A much-trumpeted state government crackdown on property developers on councils has been described as unenforceable after a councillor was able to declare he was not a developer, despite running a company that had made nearly 100 development applications in three years.
Weeks before declaring he was not a developer on nomination forms for council elections, Fairfield Liberal Peter Grippaudo (also known as Fowler) lodged plans to develop Grippaudo Glade, a private street with five accompanying homes in Minchinbury.
Fairfax Media can reveal that Fowler Homes, a company of which Cr Grippaudo is chief executive and jointly owns with his wife, has lodged more than 90 other recent development applications.
Councillors have been required to declare if they are developers since September, as part of reforms to "restore community confidence" in local government with measures such as forcing developer-councillors to disclose their income sources.
But no government body has claimed responsibility for checking councillors' declarations.
Fairfield Council and the state government regulator said checking candidate declarations was the Electoral Commission's responsibility. But a spokesman for the commission said it had "no role to play" in checking councillor statements.
"A law without a penalty or any viable enforcement measure isn't worth the paper it's written on," said Greens MLC David Shoebridge. "This case is so poor it's almost comical".
The Office of Local Government later said that members of the public and other councillors were "often best placed to monitor [councillors'] prior and ongoing activities".
Fowler Homes bought 16 plots of land from the state government at Edmondson Park in 2015, offloaded them to buyers months later for a profit of up to 30 per cent, then applied to build homes on the land.
Documents released under freedom of information laws reveal that, in addition to 35 development applications at Liverpool Council since 2014, the company has lodged another 60 at a string of other Sydney councils.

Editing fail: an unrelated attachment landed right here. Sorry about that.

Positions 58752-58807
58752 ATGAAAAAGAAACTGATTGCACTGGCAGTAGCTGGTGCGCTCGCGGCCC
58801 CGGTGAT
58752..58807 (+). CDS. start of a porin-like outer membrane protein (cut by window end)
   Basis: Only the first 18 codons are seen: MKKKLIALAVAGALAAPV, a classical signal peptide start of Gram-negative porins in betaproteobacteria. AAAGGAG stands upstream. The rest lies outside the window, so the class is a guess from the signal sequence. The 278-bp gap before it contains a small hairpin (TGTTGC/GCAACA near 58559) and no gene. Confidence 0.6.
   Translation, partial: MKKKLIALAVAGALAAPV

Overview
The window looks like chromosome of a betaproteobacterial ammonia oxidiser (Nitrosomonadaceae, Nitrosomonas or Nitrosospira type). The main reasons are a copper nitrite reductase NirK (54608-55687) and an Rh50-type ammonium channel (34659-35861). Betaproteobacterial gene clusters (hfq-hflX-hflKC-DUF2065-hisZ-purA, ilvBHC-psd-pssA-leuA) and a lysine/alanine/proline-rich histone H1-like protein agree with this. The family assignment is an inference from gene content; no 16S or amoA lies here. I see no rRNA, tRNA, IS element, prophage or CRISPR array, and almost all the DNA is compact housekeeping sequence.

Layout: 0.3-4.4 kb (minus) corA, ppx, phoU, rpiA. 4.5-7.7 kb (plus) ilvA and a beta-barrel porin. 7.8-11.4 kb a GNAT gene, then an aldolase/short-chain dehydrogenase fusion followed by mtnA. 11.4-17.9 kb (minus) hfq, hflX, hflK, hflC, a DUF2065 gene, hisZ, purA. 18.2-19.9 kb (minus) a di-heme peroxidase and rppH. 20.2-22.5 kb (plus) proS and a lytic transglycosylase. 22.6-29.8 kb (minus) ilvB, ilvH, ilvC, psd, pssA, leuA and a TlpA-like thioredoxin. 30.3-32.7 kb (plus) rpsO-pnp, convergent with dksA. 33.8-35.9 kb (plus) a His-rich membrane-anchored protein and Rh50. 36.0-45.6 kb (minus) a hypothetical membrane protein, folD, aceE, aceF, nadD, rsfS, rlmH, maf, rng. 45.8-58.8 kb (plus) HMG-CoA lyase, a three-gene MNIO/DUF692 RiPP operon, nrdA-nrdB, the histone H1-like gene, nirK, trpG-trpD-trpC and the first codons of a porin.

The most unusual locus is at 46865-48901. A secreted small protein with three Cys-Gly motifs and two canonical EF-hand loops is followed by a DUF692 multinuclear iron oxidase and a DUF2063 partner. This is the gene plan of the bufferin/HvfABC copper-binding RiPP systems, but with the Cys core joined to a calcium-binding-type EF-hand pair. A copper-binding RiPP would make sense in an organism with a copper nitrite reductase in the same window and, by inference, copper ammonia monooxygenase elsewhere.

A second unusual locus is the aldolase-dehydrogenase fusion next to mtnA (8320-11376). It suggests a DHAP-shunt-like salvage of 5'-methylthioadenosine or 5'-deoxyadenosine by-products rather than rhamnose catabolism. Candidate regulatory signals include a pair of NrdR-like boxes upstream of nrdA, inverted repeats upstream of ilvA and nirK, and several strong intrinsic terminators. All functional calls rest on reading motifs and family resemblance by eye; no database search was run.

"I maintain my position that I am not a property developer and neither is Fowler Homes," Cr Grippaudo said.
NSW law defines a property developer as a person, company or close associate of a company who regularly submits development applications with the ultimate purpose of selling or leasing land for profit.
Cr Grippaudo said because Fowler Homes only submitted development applications after land was sold it could not be considered a developer.
"The land is always re-sold to a third party before any construction work begins," he said. "Fowler Homes builds for third parties on land owned by the third parties".
He said his company rarely sold development land and specialised in house and land packages. Those deals have buyers concurrently purchase land from another company and Fowler Homes' services to build plans developed prior to sale and submitted soon after.
Dean of the University of NSW law school George Williams said the definition of property development would be considered to extend to builders on house and land packages.
"Whether a person is a builder, or has some other additional role, is immaterial to the definition," Professor Williams said. "The person would be considered a property developer for the purposes of NSW electoral funding and disclosure law."
Cr Grippaudo denied being a beneficial owner of Fowler Homes and said the company was held as part of a family trust.
When presented with ASIC documents showing a company owned jointly by Cr Grippaudo and his wife, Great Western Property Holdings, held all 400,000 beneficial shares in Fowler Homes, he said: "The information on ASIC's records is wrong."
The Independent Commission Against Corruption found in 2005 that Cr Grippaudo used fake qualifications to obtain a building licence.
Cr Grippaudo said the development applications at Minchinbury and Edmondson Park pre-dated his election to council last September and were therefore "historical". (The Grippaudo Glade application is still under consideration by Blacktown Council.)
The definition of a property developer under state law has often been contested since laws banning developer donations were passed by the Rees government and critics say it is easily circumvented.
Last year the NSW Liberal party was forced to forfeit $600,000 in public funding after a number of donors to its 2011 election were found to have been property developers.